3. My productivity level was through the roof.

As the week I chose to unplug was the week before spring break, midterms were in full swing. Although I only had to take one midterm (lucky me), I knew I had a lot of work to get done going into my week. It’s very easy to get distracted by social media when studying, and through my years of schooling I have succumbed to a pathetic study diversion—I permit myself to a “5-minute phone break” if I get a decent amount of work done. Ridiculous, I know, but this is something I had to refrain from during my unplugged week considering my favorite apps of distraction were gone. Poof! In lieu of those pitiful breaks, I found myself taking less study breaks and replacing “5- minute phone breaks” with making myself a cup of coffee, creating a to-do list, or even watching a few minutes of Friends—all things good and beneficial to me as a student.

4. I listened to people.

I’ve always viewed myself in a positive light when it comes to listening to others- whether it be entertaining a quick rant, hearing out friends who want to vent about their relationships, or simply small talk with family and friends, but lately I’ve felt guilty. The only way I can describe how I’ve felt is as such: social media’s consuming power has taken away from my ability to be a good listener. Sad, isn’t it? The initial thought of these two ideas and their correlation seems subtle and light, but social media’s affects range on a large scale. We learn the importance of “listening without interruption” and “being there for people you love” in elementary school, and it concerns me that something so trivial as an iPhone app is taking away from such a key skill. The way I felt when I spoke to people during my week was different. I felt engaged and present, as if I was truly feeling every word that the person in which I conversed with said. It made me feel good, like a real human being.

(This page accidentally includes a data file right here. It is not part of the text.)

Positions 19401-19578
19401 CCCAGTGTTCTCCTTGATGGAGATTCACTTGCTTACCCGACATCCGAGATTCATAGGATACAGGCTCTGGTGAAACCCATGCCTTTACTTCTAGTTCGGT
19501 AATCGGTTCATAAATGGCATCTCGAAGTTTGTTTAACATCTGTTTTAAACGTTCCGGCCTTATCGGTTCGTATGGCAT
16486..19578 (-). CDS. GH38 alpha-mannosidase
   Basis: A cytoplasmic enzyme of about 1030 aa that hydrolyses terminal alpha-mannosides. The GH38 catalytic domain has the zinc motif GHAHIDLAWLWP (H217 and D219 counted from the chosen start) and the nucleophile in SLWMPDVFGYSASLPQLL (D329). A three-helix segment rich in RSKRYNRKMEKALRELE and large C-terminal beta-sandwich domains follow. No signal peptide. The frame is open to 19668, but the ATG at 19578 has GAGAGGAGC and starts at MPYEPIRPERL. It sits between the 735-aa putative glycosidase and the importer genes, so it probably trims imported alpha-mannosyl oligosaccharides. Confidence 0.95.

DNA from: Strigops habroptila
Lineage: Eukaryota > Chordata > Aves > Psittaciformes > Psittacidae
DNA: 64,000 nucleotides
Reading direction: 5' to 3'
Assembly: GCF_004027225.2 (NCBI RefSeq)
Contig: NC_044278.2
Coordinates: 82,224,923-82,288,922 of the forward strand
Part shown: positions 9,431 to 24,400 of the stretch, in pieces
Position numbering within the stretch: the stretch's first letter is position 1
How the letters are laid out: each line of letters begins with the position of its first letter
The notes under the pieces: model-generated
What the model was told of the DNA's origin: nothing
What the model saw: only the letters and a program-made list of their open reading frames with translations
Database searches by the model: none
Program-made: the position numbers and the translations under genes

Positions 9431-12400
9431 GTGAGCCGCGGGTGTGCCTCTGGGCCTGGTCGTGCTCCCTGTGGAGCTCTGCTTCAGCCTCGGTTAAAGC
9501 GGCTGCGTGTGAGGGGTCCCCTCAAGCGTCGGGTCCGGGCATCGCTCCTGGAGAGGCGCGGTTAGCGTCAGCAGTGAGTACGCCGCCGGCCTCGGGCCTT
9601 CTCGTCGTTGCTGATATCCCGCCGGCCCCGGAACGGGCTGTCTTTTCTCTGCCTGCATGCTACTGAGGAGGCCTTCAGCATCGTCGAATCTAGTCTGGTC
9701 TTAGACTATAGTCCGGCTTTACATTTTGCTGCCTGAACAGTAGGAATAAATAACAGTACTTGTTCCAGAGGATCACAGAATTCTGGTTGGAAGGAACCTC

5. There are some cool apps out there…